Remarriage



noun
1.
(broadly) any of the diverse forms of interpersonal union established in various parts of the world to form a familial bond that is recognized legally, religiously, or socially, granting the participating partners mutual conjugal rights and responsibilities and including, for example, opposite-sex marriage, same-sex marriage, plural marriage, and arranged marriage:
Anthropologists say that some type of marriage has been found in every known human society since ancient times.
See Word Story at the current entry.
2.

Also called opposite-sex marriage. the form of this institution under which a man and a woman have established their decision to live as husband and wife by legal commitments, religious ceremonies, etc.
See also traditional marriage (def 2).
this institution expanded to include two partners of the same gender, as in same-sex marriage; gay marriage.

3.
the state, condition, or relationship of being married; wedlock:
They have a happy marriage.
Synonyms: matrimony.
Antonyms: single life, bachelorhood, spinsterhood, singleness.
4.
the legal or religious ceremony that formalizes the decision of two people to live as a married couple, including the accompanying social festivities:
to officiate at a marriage.
Synonyms: nuptials, marriage ceremony, wedding.
Antonyms: divorce, annulment.
5.
a relationship in which two people have pledged themselves to each other in the manner of a husband and wife, without legal sanction:
trial marriage.
6.
any close or intimate association or union:
the marriage of words and music in a hit song.
Synonyms: blend, merger, unity, oneness; alliance, confederation.
Antonyms: separation, division, disunion, schism.
7.
a formal agreement between two companies or enterprises to combine operations, resources, etc., for mutual benefit; merger.
8.
a blending or matching of different elements or components:
The new lipstick is a beautiful marriage of fragrance and texture.
9.
Cards. a meld of the king and queen of a suit, as in pinochle.
Compare royal marriage.
10.
a piece of antique furniture assembled from components of two or more authentic pieces.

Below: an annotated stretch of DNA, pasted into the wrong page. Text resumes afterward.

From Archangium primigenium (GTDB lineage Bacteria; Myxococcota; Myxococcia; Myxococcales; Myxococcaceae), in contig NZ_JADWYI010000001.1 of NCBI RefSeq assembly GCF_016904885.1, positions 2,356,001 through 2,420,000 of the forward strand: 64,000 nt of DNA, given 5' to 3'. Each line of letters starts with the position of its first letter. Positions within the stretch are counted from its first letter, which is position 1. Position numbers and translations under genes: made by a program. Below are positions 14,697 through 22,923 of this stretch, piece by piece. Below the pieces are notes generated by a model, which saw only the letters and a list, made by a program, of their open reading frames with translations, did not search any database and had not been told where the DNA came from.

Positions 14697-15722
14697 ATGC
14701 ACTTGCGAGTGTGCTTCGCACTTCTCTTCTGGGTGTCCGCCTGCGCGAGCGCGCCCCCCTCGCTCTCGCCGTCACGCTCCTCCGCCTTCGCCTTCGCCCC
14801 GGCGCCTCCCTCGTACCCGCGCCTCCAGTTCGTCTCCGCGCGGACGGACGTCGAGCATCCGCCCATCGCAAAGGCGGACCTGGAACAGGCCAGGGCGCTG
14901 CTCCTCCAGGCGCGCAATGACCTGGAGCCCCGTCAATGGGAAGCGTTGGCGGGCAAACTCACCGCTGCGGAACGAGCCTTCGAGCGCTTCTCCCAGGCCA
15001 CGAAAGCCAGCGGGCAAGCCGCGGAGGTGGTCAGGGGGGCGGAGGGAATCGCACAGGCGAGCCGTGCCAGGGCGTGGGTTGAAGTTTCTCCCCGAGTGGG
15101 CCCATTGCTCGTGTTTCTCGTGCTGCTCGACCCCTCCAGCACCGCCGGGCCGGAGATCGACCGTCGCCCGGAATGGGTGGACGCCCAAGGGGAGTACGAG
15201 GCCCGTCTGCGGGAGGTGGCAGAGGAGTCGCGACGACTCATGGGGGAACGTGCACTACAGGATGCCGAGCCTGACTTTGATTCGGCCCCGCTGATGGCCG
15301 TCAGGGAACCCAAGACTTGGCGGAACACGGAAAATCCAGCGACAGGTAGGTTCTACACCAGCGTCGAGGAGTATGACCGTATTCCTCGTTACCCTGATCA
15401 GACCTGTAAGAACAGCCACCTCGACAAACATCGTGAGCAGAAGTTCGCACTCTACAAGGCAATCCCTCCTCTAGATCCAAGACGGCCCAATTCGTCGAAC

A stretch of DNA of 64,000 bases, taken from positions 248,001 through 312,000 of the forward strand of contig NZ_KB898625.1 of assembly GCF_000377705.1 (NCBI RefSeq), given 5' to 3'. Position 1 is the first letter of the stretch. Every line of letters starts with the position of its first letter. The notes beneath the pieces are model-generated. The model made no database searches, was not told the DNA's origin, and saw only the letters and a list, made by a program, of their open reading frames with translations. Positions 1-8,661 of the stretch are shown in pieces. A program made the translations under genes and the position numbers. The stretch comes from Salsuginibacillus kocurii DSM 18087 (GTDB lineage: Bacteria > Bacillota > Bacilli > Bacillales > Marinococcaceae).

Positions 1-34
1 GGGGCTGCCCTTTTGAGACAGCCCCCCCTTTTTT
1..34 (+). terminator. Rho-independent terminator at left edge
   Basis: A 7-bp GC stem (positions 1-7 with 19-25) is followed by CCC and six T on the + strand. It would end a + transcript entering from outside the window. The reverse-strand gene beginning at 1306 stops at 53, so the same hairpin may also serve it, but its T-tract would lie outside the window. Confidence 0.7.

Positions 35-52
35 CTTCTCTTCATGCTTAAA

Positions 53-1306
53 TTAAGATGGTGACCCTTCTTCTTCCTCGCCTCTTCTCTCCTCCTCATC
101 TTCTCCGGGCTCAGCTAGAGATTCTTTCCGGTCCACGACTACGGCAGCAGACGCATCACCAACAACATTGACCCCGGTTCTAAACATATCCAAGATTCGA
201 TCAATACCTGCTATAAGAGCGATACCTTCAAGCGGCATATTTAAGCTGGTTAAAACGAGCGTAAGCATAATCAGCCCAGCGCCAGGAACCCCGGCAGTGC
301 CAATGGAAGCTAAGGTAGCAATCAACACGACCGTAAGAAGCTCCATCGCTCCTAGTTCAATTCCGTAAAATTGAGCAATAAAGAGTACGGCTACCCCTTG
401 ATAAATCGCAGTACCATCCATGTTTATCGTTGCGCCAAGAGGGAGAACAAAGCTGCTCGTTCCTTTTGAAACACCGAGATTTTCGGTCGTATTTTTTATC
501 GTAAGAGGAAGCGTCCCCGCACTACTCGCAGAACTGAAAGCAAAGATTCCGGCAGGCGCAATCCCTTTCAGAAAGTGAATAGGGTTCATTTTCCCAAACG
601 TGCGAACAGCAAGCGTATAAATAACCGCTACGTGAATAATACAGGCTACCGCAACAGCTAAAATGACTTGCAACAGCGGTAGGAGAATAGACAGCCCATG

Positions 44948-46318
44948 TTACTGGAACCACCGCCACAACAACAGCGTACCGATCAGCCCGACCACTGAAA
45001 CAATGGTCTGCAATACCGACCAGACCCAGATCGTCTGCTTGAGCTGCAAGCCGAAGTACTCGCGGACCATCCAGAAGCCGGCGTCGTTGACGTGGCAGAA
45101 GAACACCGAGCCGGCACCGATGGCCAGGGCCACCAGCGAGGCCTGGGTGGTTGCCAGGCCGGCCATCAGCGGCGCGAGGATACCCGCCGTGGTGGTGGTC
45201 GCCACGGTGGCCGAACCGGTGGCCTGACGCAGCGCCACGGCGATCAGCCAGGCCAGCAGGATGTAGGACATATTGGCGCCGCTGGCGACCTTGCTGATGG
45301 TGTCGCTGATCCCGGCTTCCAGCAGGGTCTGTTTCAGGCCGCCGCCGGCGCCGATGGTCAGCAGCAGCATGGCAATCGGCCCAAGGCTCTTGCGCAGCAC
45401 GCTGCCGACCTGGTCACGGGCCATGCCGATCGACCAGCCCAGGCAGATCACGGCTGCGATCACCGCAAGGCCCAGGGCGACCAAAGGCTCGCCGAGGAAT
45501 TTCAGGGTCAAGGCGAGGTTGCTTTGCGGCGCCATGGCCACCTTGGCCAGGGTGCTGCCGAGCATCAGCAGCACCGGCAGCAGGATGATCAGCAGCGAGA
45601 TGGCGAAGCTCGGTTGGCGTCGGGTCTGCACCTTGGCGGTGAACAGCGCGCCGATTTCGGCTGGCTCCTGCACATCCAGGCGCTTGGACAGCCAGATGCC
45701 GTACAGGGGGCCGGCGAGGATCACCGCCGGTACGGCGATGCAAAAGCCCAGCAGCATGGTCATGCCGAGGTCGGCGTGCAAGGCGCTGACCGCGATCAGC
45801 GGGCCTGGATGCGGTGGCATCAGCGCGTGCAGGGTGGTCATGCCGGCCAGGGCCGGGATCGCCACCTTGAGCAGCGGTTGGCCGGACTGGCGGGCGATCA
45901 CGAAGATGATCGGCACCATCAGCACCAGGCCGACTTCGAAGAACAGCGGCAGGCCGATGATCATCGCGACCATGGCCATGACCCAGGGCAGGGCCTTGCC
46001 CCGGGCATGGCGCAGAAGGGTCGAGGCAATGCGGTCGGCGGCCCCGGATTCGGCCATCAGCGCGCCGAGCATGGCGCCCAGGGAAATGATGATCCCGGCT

11.
Obsolete. the formal declaration or contract by which act a man and a woman join in wedlock.
noun
1.
the state or relationship of living together in a legal partnership
2.

the legal union or contract made by two people to live together
(as modifier): marriage licence, marriage certificate

3.
the religious or legal ceremony formalizing this union; wedding
4.
a close or intimate union, relationship, etc: a marriage of ideas
5.
(in certain card games, such as bezique, pinochle) the king and queen of the same suit
marriage

was instituted in Paradise when man was in innocence (Gen. 2:18-24). Here we have its original charter, which was confirmed by our Lord, as the basis on which all regulations are to be framed (Matt. 19:4, 5). It is evident that monogamy was the original law of marriage (Matt. 19:5; 1 Cor. 6:16). This law was violated in after times, when corrupt usages began to be introduced (Gen. 4:19; 6:2). We meet with the prevalence of polygamy and concubinage in the patriarchal age (Gen. 16:1-4; 22:21-24; 28:8, 9; 29:23-30, etc.). Polygamy was acknowledged in the Mosaic law and made the basis of legislation, and continued to be practised all down through the period of Jewish histroy to the Captivity, after which there is no instance of it on record. It seems to have been the practice from the beginning for fathers to select wives for their sons (Gen. 24:3; 38:6). Sometimes also proposals were initiated by the father of the maiden (Ex. 2:21). The brothers of the maiden were also sometimes consulted (Gen. 24:51; 34:11), but her own consent was not required. The young man was bound to give a price to the father of the maiden (31:15; 34:12; Ex. 22:16, 17; 1 Sam. 18:23, 25; Ruth 4:10; Hos. 3:2) On these patriarchal customs the Mosaic law made no change. In the pre-Mosaic times, when the proposals were accepted and the marriage price given, the bridegroom could come at once and take away his bride to his own house (Gen. 24:63-67). But in general the marriage was celebrated by a feast in the house of the bride’s parents, to which all friends were invited (29:22, 27); and on the day of the marriage the bride, concealed under a thick veil, was conducted to her future husband’s home. Our Lord corrected many false notions then existing on the subject of marriage (Matt. 22:23-30), and placed it as a divine institution on the highest grounds. The apostles state clearly and enforce the nuptial duties of husband and wife (Eph. 5:22-33; Col. 3:18, 19; 1 Pet. 3:1-7). Marriage is said to be “honourable” (Heb. 13:4), and the prohibition of it is noted as one of the marks of degenerate times (1 Tim. 4:3). The marriage relation is used to represent the union between God and his people (Isa. 54:5; Jer. 3:1-14; Hos. 2:9, 20). In the New Testament the same figure is employed in representing the love of Christ to his saints (Eph. 5:25-27). The Church of the redeemed is the “Bride, the Lamb’s wife” (Rev. 19:7-9).

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